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[.net] C# Improved Substring with Escape Characters

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I've been trying to use the substring(start, end) function on HTML code, and it doesn't work right because it seems as if this particular function doesn't count the escape characters. So I found a way to go around it. Here is the code I use to get a certain substring from HTML. Maybe this will also ignite Microsoft to put this code in their other form of substring.


public string ImprovedSubstring(string fullString, string startString, string endString)
{
string theSubstring = "";

int i1 = fullString.IndexOf(startString);

fullString = fullString.Substring(i1);

int i2 = fullString.IndexOf(endString);

theSubstring = fullString.Remove(i2 + endString.Length);

return theSubstring;
}



LoL there is a plus sign in the last Remove method, some bug on gamedev doesn't show it in preview.

Thank you and hope this helps a little with escape chars.

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Quote:

I've been trying to use the substring(start, end) function on HTML code, and it doesn't work right because it seems as if this particular function doesn't count the escape characters

Are you sure? Which escape characters? Have you a small example, like a unit test, that demonstrates how it fails? You know that the function is actually substring(start, length)?

Your function doesn't appear to have any error checking in the case where the substrings are not located, nor does it handle the case where i2 < i1.

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Original post by Flopid
I've been trying to use the substring(start, end) function on HTML code, and it doesn't work right because it seems as if this particular function doesn't count the escape characters.


What do you mean? Last time I checked it handled them just fine. This is more likely to be a problem with your understanding than the standard library.

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Sorry I did not write a more error proof code, just didn't know I need to, since it works if you know what you are doing. Thought a simple code would just help people who struggle with this stuff. Also I used the substring(start, to) for just extracting the part I need from the html code, and it always gave me an error saying that index is out of range. It seems to ignore all the escape chars like \n \t \ etc.. So it basicly searches in the string that is smaller (ie without escape chars). However the Substring(start) does not ignore them. So that is why I delete after a certain point. You could try that with some website's html code and you'll see.

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Errrr, I am wrong... I put the index of the last element as a lenth parameter which the substring takes. Rycross was right, I dind't understand the substring completely. Thank you for correcting me.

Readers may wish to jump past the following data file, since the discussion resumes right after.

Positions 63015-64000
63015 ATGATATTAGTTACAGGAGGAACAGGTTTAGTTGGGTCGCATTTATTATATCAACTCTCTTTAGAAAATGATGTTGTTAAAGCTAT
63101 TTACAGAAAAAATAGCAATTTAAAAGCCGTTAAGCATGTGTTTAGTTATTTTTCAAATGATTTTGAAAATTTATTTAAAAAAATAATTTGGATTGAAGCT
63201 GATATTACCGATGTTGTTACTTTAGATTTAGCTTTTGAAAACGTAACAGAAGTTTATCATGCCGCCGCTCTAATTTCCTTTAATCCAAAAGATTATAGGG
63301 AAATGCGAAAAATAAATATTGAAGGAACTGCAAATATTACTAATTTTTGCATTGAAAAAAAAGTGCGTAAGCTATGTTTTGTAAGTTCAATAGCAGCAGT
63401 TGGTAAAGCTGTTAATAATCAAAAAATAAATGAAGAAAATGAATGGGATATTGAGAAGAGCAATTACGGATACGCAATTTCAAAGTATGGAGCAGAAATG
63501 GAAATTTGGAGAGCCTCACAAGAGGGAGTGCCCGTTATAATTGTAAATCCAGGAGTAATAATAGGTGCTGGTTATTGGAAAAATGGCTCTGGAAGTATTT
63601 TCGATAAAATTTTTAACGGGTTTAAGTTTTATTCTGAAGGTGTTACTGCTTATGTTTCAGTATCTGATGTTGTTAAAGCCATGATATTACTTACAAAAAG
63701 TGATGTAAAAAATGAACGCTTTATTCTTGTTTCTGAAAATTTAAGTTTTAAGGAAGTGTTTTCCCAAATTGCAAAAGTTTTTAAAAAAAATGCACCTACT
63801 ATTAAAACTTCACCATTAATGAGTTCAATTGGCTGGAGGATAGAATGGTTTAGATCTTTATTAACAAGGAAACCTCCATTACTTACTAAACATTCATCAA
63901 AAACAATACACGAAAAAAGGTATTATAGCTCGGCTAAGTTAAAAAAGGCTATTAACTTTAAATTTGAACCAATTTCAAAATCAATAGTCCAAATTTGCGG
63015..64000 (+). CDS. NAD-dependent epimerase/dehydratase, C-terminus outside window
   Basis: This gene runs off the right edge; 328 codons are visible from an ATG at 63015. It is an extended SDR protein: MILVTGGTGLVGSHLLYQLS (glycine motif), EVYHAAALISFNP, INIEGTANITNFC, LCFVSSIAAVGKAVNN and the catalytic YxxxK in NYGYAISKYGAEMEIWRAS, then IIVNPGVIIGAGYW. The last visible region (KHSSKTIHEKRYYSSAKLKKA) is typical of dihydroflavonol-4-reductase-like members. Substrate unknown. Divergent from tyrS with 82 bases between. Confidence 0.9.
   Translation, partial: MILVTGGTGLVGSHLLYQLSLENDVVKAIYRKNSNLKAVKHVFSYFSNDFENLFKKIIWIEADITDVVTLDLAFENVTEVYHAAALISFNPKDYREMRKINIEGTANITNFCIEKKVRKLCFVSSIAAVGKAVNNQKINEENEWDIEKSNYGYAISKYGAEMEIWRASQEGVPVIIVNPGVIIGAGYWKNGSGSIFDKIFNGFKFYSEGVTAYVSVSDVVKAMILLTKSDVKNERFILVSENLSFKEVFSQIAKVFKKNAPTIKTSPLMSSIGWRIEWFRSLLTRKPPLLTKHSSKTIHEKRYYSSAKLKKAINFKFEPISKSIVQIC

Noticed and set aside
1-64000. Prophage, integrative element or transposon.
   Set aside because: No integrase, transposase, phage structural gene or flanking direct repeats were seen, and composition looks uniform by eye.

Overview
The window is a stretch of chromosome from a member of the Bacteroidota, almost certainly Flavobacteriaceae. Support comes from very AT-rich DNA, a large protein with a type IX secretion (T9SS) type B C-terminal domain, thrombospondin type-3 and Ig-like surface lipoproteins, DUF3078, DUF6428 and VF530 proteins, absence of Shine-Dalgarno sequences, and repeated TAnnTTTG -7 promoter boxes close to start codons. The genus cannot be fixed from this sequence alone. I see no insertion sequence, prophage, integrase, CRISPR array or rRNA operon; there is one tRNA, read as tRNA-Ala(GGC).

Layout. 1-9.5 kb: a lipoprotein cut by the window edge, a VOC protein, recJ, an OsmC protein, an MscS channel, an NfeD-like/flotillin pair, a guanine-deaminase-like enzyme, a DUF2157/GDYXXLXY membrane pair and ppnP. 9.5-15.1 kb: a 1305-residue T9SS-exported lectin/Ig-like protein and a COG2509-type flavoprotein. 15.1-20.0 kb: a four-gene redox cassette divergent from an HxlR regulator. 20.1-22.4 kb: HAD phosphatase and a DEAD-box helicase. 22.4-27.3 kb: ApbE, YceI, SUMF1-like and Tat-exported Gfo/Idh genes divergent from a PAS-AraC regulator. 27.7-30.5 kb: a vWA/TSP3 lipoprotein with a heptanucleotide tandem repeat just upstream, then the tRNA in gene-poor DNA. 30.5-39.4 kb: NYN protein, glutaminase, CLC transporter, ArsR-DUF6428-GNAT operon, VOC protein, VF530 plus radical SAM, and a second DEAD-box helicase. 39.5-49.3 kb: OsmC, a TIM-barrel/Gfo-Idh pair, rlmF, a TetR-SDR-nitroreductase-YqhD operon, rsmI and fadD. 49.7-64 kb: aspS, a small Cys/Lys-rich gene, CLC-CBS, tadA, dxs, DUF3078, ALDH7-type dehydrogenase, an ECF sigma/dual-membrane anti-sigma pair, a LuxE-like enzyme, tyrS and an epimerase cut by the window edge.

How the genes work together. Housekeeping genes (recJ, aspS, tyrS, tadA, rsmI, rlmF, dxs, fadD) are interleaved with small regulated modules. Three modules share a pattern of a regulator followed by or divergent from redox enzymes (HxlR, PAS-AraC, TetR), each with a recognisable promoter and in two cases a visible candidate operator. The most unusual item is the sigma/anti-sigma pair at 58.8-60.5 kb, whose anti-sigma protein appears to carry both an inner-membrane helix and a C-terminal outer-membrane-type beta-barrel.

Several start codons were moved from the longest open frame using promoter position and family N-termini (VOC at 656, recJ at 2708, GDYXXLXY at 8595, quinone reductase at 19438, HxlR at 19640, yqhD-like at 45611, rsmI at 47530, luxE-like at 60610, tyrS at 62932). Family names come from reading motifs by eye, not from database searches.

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Quote:

Sorry I did not write a more error proof code, just didn't know I need to, since it works if you know what you are doing.

So does Substring [grin]

But seriously, learning to spot odd boundary conditions is a good habit to get into, but a vital one if you are going to write generic functions like that which will end up being used all over the place.

In general, if you think you've found a bug in something like System.String, you are almost certainly wrong. This code is independently tested in millions if not billions of lines of code all around the world. If Substring stopped working there would be a deluge of bug reports. Not to say it cannot happen, just that it is vanishingly unlikely.

If you do think you've found such a bug, you should write a minimal example which demonstrates it. Something like this:


using System;

public class Example
{
public static void Main(string [] args)
{
string html = "<html><head><title>Whatever</title></head><body>CONTENT</body></html>";
int start = html.IndexOf("<title>");
int end = html.IndexOf("</title>");
// Expected "Whatever" but is "Whatever</title></head><bod"
Console.WriteLine(html.Substring(start + "<title>".Length, end));
}
}


This immediately demonstrates that you are using the API incorrectly. In other examples, it will focus your mind on the problem and you might be able to solve it yourself. In the case where there is still an apparent bug, it gives us something to try out ourselves to confirm the behaviour diverges from the expected output.
Quote:

Errrr, I am wrong... I put the index of the last element as a lenth parameter which the substring takes. Rycross was right, I dind't understand the substring completely. Thank you for correcting me.

It was right there all along in the very first reply:
Quote:

You know that the function is actually substring(start, length)?